OpenID – doomed from the start?

Sorry; Sheila’s not quite taken over yet and there may be a couple more techy-ish posts (especially as I seem to be coming down with a cold and a good bit of geekness is always good to get me feeling like I’ve achieved something).

Read about OpenID when trying to comment on a Livejournal blog earlier today; its an “actually distributed identity system.” What this means is, when you want to post a comment asserting that you are someone – e.g. on this blog, asserting you have your own blog at (or whatever clever domain name you’ve chosen ;)) — you don’t have to register for each blogging system that has instituted a registration policy (qua Typepad, Livejournal, etc) — you take your identity with you.

The rationale for requiring registration in the firstplace has a few motivations. (1) To prevent spammers and identity fraudsters from getting too excited over your blog, and a cynical (2) to allow the blog software owners to expand their user base / do some nifty data capture.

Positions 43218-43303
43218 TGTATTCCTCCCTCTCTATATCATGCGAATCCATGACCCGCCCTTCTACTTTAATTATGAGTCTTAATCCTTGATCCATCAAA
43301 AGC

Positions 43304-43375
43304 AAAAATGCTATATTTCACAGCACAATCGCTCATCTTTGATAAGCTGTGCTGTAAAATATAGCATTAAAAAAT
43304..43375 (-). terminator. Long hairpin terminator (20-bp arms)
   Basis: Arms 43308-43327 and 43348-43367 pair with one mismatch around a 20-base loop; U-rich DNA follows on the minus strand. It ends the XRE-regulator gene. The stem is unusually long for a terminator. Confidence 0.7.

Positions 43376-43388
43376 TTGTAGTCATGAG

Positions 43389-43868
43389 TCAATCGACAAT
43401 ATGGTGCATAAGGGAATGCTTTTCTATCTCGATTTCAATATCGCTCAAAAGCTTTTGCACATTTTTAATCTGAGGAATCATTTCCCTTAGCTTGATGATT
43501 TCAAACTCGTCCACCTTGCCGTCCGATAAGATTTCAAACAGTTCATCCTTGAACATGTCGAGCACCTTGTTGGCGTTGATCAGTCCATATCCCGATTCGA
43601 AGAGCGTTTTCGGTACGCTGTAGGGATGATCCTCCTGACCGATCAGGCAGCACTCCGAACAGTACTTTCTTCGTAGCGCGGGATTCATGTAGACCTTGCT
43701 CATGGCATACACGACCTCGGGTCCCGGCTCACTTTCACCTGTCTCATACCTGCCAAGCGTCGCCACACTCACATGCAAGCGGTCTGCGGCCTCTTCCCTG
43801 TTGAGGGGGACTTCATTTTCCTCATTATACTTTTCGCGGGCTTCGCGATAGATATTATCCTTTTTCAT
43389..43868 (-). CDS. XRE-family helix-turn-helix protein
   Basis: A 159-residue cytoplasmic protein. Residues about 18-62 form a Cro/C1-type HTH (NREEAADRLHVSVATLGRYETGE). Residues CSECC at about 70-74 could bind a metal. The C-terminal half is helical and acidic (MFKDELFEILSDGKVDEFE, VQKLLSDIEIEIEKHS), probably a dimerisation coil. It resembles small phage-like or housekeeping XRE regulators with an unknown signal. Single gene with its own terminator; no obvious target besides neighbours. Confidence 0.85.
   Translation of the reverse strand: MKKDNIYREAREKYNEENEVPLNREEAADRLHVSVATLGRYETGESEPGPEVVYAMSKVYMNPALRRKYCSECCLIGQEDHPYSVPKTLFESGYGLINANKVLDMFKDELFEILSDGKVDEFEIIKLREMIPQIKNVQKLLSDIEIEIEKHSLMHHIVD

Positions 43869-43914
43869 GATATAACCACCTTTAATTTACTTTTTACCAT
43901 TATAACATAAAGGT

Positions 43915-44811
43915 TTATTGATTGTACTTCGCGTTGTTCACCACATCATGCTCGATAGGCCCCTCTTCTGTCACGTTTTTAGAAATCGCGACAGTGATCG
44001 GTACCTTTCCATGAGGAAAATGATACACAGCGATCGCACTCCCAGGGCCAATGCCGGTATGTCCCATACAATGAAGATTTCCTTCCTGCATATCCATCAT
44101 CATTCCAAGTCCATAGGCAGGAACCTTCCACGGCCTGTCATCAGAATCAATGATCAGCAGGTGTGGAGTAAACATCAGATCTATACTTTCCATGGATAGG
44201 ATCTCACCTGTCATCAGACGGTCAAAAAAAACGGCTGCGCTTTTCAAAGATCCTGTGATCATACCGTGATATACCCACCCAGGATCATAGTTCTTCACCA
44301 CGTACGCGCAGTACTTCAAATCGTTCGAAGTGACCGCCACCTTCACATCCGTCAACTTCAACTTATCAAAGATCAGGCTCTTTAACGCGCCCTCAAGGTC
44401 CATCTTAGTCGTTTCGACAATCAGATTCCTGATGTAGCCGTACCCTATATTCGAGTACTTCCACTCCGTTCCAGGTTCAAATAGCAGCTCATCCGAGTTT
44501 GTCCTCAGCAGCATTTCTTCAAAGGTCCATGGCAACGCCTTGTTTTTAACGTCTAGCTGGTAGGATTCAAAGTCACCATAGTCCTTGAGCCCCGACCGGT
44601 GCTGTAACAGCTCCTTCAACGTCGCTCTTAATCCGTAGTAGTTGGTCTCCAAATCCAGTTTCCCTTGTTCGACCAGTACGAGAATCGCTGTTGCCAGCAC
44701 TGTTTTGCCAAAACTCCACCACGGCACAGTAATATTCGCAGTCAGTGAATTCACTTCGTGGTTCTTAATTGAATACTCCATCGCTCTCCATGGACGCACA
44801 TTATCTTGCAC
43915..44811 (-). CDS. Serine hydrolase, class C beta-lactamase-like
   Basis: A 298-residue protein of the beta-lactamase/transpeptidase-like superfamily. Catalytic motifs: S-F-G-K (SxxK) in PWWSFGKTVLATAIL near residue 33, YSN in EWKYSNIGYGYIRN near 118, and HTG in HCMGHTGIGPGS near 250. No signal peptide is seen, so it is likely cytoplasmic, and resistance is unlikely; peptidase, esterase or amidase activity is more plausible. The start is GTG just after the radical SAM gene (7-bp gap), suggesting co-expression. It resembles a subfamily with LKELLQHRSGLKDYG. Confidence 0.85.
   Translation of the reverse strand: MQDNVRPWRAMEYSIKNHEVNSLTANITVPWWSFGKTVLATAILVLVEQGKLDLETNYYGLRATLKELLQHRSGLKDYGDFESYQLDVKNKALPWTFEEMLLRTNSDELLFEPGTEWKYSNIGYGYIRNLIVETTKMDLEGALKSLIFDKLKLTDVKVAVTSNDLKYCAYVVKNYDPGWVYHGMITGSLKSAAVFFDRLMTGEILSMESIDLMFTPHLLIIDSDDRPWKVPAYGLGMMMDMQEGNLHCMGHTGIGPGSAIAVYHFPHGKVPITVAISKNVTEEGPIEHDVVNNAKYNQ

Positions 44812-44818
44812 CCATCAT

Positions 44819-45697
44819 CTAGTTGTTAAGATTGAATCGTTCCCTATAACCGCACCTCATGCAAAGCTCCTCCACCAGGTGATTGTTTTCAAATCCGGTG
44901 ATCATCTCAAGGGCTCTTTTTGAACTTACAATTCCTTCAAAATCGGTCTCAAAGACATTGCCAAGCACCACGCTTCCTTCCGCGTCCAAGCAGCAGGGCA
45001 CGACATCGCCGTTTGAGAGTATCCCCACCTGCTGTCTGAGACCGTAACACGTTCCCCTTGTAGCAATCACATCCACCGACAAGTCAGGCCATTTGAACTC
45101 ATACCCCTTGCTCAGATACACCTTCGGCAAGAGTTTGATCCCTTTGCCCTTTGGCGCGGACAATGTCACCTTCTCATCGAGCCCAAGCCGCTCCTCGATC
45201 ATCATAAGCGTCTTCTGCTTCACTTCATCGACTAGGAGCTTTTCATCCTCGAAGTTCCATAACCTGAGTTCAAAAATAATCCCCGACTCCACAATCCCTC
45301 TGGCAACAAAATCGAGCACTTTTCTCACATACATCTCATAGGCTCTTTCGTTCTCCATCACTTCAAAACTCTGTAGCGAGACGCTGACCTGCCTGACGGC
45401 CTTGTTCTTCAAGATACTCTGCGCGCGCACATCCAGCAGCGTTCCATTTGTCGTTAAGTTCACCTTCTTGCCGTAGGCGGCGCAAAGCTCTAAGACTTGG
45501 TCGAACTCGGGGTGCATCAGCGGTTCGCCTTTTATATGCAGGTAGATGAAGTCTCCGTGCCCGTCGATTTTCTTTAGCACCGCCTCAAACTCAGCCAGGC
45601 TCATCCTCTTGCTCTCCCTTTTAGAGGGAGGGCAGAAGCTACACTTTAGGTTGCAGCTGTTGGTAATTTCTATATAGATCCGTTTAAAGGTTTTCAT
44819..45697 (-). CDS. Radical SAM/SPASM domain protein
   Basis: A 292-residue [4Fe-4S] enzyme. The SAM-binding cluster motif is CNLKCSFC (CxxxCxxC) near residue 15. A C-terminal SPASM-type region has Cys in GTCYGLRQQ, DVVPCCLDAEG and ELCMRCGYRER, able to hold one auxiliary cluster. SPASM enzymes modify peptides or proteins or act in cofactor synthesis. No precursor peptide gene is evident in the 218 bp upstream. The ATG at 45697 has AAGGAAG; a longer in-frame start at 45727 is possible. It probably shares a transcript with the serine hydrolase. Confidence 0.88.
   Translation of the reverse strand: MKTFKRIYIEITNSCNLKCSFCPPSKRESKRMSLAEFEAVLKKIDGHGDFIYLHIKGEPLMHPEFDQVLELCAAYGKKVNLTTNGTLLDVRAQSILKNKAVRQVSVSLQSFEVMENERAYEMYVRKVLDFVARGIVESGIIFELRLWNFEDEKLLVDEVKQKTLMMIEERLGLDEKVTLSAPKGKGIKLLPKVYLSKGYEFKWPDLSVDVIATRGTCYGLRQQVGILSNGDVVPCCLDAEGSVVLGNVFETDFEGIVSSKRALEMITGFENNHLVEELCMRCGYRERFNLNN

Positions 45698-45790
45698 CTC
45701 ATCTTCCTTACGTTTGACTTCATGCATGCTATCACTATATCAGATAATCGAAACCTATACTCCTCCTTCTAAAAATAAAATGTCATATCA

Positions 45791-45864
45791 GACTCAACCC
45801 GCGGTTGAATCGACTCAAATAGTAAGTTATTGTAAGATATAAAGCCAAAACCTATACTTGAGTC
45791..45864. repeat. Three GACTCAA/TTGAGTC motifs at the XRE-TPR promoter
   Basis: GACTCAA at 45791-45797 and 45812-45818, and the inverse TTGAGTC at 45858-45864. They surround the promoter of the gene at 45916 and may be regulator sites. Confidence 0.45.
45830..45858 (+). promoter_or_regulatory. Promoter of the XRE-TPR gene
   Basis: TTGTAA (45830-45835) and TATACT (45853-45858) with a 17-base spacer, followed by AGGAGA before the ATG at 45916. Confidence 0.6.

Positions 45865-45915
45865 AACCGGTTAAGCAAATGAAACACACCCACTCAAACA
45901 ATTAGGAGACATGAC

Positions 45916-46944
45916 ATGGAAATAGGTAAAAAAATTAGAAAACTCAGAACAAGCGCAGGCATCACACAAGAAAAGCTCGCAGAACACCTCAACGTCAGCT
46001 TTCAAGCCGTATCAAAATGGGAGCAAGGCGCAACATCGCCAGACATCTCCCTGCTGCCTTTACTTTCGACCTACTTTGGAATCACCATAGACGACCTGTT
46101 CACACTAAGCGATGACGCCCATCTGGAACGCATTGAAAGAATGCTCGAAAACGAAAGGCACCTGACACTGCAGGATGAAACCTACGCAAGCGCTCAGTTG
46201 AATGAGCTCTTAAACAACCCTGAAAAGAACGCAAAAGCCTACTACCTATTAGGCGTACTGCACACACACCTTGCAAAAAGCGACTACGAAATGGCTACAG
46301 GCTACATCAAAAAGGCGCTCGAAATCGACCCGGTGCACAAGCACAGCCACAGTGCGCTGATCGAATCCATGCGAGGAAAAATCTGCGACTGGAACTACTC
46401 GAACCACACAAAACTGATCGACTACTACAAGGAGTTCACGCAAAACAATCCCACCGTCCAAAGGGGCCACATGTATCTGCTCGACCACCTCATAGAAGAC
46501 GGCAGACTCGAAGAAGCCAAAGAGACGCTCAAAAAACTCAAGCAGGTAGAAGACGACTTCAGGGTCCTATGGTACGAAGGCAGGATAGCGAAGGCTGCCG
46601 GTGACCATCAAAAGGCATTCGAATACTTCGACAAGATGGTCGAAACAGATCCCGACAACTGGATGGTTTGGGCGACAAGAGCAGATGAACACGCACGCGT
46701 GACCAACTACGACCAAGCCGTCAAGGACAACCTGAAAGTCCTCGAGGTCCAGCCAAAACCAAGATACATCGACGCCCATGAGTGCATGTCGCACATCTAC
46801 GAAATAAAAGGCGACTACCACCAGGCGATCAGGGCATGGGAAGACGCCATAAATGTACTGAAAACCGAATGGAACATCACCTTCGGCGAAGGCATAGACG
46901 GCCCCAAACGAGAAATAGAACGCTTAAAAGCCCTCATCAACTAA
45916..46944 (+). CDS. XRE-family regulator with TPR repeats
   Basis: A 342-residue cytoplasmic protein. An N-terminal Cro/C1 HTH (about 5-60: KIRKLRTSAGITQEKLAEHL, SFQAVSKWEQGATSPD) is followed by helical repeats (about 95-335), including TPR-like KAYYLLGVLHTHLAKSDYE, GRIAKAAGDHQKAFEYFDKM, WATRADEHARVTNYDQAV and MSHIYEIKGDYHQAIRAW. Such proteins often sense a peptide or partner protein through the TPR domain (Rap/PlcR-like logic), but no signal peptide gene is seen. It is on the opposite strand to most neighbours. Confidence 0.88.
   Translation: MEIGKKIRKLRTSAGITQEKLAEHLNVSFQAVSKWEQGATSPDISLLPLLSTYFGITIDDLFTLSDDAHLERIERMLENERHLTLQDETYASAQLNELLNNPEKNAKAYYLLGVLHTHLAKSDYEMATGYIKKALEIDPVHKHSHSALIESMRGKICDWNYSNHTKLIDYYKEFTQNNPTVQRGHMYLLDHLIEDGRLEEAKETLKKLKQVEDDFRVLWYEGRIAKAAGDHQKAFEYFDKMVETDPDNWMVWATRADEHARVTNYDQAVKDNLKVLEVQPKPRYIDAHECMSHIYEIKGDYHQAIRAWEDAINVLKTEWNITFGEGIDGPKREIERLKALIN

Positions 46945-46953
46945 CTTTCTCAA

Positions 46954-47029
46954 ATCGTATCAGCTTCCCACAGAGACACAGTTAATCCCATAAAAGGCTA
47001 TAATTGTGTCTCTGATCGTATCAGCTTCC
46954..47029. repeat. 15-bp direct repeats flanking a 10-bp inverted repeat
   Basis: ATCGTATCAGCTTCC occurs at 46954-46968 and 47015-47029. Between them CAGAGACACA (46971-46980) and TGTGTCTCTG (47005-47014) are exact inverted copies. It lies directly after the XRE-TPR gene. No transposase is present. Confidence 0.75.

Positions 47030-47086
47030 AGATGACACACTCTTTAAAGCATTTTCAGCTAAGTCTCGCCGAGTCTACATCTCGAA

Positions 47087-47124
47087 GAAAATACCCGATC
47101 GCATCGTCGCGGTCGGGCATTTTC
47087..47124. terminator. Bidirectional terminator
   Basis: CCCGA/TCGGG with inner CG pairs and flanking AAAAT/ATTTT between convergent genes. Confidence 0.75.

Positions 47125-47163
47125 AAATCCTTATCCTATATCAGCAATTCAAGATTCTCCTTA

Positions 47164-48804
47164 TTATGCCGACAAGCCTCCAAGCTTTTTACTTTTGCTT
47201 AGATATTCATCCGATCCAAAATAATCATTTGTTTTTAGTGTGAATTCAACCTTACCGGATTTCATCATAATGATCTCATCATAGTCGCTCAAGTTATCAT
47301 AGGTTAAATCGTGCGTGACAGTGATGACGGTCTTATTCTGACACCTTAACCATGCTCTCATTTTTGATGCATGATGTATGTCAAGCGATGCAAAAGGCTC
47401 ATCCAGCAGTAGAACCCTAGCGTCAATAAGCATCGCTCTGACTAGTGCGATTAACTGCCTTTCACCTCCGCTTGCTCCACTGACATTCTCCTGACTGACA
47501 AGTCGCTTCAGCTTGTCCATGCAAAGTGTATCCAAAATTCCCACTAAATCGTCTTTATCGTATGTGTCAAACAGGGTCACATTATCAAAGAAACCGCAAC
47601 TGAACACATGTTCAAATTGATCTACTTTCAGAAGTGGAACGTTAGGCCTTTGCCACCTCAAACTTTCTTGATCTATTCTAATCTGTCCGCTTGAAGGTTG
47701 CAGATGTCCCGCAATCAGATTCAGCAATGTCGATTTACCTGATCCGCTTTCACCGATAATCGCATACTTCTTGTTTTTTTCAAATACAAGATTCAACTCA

But will it work? The net is littered with ‘open’ schemes for one thing or another. The Windows Live login is the only one that has been useful to me to date, and let’s face it, not many organisations have MS’s purchasing power. So what’ll make people adopt OpenID?

Well, support from all the cool guys out there who require registration – Typepad etc. And fast; if people lose interest in this… And I guess the second thing it needs: for anti-spam / anti-fraud software not to get too clever. WordPress lets ZERO comment spam through. Of course, I virtually have to approve every legitimate comment at least the first time around… but the point is that, if you aren’t worried about identity fraud or spamming, you won’t bother with a registration firewall.

At the end of the day, most users dislike these registration walls (alongside the ‘click here to read more’ buttons in blogs), and so will avoid them. I think. So we’ll see… Comment spam is less of a problem for me than many people (with my mighty 63 comments since this blog’s inception in early 2004).